Since Kota Buku is focusing on the digital publishing economy, we are helping the industry to understand what it means to be a digital publisher and the potential it holds for expanding the market. We are currently developing a Digital Township that provides open access to Malaysiana content.

Kota Buku also strives to help the industry by engaging in research regarding book production, readership among Malaysians, sales and many more aspect of the book industry. As far as we know, there is not much research and data collection being done to obtain a finer picture on the reading demographics of our country. Once we get a better grasp at the reading culture among Malaysians, we hope to use that information to find better solutions and help with the convergence of conventional and digital publishing.

Last but not least, Kota Buku is working together with organisers of local book festivals and the Education Ministry to engage with the public and improve the reading culture. This is what we call social enterprising, where we not only encourage the publishers and authors to connect with the public, but also to share our knowledge and experiences with educators, policymakers, parents, etc.


What are some of the prominent activities of PKB? Kindly elaborate further.

As mentioned before, Kota Buku aims to represent Malaysian books and content on an international level. In order to do that, we need a suitable platform where local and international publishers and content creators can meet, conduct business of buying and selling rights, and acquire information. With that in mind, Kuala Lumpur Trade and Copyright Centre (KLTCC) came to be.

Another strategic plan to promote Malaysian content abroad is to participate in international book fairs and engage with publishers from around the world. We are the lead agency representing Malaysia for Bologna Children’s Book Fair, Beijing International Book Fair and Shanghai Children’s Book Fair. We also participate in other international book fairs as trade visitors, where we promote and conduct business on a different scale.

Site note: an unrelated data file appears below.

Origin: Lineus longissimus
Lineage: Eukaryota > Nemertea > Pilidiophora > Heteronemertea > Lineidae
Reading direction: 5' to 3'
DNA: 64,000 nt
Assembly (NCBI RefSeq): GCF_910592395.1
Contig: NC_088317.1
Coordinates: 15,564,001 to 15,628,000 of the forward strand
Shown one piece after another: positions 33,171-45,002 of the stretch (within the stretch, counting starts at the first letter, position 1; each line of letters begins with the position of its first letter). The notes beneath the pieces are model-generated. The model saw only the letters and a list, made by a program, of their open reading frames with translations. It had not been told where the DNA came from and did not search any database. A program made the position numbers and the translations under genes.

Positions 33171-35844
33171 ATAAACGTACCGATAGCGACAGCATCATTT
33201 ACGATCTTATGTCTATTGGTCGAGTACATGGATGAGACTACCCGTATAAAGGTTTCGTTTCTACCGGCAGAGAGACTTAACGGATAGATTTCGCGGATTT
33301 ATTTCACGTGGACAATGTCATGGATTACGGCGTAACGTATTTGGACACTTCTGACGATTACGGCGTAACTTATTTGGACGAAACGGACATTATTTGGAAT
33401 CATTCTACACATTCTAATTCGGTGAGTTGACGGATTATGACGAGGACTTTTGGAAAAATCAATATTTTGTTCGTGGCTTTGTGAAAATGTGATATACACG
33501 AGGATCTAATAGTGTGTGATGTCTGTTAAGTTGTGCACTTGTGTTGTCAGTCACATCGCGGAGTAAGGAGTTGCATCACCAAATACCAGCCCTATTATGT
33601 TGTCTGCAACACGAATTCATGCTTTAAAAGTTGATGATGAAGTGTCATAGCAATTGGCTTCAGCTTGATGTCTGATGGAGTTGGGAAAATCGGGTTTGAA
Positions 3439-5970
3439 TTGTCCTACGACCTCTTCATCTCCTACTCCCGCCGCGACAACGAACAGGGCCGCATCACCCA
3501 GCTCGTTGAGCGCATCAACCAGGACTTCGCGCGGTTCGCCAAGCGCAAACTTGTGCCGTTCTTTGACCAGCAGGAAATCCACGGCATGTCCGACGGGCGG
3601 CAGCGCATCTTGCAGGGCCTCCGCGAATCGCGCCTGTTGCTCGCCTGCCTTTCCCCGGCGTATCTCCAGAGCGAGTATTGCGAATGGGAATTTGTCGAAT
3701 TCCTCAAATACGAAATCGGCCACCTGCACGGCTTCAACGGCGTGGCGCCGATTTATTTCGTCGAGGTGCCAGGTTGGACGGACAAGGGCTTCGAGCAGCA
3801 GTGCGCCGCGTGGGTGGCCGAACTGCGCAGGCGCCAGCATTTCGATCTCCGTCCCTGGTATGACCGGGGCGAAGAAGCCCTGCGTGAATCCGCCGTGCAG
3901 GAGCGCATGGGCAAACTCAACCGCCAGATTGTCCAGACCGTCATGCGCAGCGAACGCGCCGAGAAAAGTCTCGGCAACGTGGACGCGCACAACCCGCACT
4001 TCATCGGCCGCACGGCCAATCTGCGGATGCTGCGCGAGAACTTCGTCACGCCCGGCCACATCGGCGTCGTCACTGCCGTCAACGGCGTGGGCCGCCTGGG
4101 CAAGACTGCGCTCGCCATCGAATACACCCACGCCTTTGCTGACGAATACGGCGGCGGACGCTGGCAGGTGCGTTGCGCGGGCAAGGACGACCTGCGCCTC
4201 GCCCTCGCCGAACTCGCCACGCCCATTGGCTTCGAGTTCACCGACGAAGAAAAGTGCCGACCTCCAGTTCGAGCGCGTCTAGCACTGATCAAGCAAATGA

I also mentioned previously of social enterprising, where we connect the bridge between the public and publishers, authors and content creators. There are various levels of engagement which factors in demography and age groups. For example, one of Kota Buku’s prominent social engagement activities is Festival Sastera Kanak-Kanak, or Children’s Literary Festival which specialises in children’s content and activities. We have developed this festival into a platform where authors, content creators and educators get together to discuss and share experiences on children’s reading and development, and also various activities to encourage the children to love reading.

‘Kota Buku featuring…’ and ‘KotaBuku@’ are the two  terms we coined for collaborative projects with local book festivals and book activist communities all over the country to promote local works and reading culture, which will be prominent in our calendar. Last year, ‘Kota Kata’ was our most well-known and successful collaboration with Sindiket Soljah and Paradoks Production, and highly trended on Malaysian social media. For this year, we plan on introducing Kuala Lumpur Readers and Writers Festival to help elevate Kuala Lumpur’s status into a literary hub.